Welcome to the BGMS Ipad Instructional Integration blog: Thirty iPads, nine teachers, two administrators and 400 students.
January 4, 2011
Math and SpEd
In a Special Education classroom, you often find that students can completely understand the new procedures and math in front of them, but continually get the answers wrong. This is a direct result of students never grasping the basic skills of math- being able to perform addition, subtraction, multiplication, and division. I find that many of hem, especially when its 8th grade, will be afraid to admit this shortcoming, and fake the funk all the way through the lesson or simply rely heavily on the calculator. So in the end, any knowledge they may have acquired is "tainted."
The Math Board application I mentioned in the last post comes in incredibly handy for working with basic skills. The step by step guide and instruction on each of the operations helps students see the proper way to perform basic skills operations, and reinforces the tricks and skills we developed back in September.
Another common issue displayed in my classroom is frustration. For the students who dont remember the old math, and cant quite grasp the new, they can shut down in class or act out because of the frustration. The MathBoard app helps with the basic skills, but often times I pull up a Math game through the game center app and let those students focus on that while working with the rest of the class. It allows the frustrated students to refocus themselves while also building math skills. The rest of the class can refocus on the work at hand, and when the student acting out is ready, he'll rejoin. The other students dont get upset or complain because they know that if they were to ever need teh same timeout, the iPad is there for them as well. With the IEPs, it is easy to customize and tailor activites to specific student needs. And the trackers within the program allows me to mark their progress in their binders and on their IEPs.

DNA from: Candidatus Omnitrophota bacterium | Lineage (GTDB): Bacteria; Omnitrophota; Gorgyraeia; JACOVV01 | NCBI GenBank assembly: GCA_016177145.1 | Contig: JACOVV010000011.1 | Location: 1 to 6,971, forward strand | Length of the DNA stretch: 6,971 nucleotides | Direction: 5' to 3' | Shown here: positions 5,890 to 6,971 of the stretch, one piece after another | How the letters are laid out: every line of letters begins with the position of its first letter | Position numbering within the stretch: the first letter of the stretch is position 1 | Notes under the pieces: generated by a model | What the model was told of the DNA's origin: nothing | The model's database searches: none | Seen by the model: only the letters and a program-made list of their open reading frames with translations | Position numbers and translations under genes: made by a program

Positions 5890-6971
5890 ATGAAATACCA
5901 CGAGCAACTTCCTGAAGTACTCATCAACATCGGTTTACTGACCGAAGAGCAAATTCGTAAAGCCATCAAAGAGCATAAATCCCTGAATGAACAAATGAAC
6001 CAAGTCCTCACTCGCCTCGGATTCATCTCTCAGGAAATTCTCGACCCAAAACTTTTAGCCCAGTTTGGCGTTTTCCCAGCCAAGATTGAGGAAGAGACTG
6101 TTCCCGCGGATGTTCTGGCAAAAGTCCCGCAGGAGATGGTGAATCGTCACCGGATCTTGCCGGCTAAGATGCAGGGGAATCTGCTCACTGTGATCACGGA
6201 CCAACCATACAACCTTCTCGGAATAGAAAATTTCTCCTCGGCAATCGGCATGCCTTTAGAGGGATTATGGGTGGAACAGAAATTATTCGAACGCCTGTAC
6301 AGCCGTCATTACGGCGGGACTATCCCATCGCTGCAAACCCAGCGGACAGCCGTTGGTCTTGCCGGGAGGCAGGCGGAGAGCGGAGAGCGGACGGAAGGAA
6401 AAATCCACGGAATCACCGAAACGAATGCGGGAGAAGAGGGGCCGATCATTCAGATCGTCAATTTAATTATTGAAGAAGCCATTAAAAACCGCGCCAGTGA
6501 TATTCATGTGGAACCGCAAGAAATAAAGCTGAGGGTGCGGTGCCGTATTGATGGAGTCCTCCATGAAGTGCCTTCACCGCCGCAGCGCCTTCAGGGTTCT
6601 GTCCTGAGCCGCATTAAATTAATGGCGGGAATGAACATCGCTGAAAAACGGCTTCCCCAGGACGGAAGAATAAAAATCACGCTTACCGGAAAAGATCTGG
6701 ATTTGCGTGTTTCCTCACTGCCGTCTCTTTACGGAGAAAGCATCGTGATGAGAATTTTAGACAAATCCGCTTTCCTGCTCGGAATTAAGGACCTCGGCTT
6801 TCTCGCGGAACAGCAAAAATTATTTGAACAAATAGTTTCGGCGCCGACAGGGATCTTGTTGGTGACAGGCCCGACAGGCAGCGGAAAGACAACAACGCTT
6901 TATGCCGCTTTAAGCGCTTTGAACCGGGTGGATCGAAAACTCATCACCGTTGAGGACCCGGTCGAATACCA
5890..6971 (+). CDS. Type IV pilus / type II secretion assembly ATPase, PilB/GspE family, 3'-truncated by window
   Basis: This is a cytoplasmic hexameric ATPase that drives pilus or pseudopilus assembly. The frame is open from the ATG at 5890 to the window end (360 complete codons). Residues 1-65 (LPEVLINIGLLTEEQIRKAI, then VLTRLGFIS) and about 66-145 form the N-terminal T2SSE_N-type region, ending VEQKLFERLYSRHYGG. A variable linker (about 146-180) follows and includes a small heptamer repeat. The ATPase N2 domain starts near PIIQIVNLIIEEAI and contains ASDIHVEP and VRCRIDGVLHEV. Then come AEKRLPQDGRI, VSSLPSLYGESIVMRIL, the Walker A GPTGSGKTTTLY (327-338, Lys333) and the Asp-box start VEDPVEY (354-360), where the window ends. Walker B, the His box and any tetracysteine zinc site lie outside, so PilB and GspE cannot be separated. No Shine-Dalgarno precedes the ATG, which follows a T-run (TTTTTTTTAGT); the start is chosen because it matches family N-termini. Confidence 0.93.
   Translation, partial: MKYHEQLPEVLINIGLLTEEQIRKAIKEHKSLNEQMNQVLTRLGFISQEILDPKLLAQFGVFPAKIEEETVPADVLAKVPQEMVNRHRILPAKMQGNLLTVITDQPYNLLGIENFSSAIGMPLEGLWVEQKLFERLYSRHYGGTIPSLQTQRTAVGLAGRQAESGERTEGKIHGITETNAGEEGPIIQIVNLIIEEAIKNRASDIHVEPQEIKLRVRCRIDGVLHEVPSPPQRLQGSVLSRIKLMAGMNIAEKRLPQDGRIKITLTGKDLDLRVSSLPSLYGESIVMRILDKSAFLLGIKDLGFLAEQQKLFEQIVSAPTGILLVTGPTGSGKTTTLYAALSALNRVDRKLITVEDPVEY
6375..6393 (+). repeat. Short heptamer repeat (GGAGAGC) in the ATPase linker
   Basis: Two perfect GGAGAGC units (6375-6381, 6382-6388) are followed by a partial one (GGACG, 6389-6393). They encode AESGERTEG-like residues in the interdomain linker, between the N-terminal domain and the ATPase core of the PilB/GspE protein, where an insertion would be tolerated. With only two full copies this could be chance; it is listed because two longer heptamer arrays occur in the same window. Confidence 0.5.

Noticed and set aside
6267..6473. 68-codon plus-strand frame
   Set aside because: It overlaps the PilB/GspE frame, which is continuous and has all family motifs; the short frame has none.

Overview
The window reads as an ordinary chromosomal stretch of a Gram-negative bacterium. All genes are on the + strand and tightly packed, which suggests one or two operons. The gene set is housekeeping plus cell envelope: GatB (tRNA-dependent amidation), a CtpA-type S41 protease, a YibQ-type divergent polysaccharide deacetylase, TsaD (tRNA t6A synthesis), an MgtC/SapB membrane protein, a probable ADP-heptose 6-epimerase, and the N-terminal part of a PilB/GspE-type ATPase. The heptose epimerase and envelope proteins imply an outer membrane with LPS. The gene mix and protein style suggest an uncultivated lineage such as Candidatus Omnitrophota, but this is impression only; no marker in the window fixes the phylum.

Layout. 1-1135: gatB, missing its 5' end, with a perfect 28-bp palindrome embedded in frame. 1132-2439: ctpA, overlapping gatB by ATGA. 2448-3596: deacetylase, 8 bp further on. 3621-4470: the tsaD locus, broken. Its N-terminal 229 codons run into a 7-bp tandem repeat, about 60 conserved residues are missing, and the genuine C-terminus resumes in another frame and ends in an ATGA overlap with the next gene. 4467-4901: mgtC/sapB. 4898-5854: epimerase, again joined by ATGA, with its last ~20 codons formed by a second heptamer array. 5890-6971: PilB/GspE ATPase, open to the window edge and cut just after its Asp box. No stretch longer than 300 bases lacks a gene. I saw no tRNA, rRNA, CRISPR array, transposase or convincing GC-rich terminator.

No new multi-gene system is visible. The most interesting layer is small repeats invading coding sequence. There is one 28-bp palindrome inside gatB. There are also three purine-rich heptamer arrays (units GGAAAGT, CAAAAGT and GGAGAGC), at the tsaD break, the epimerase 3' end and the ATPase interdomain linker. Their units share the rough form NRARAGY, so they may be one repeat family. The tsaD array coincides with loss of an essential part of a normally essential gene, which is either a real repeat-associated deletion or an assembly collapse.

Luckily, management with iPad in a 12 to 1 class is rather easy. My students know the rules for access, understand the how to properly care for it, and they use it well. With that trust that we've built up throughout the year and the relatively small classrooms and class sizes, I can easily stay on top of the students and what they are doing on it.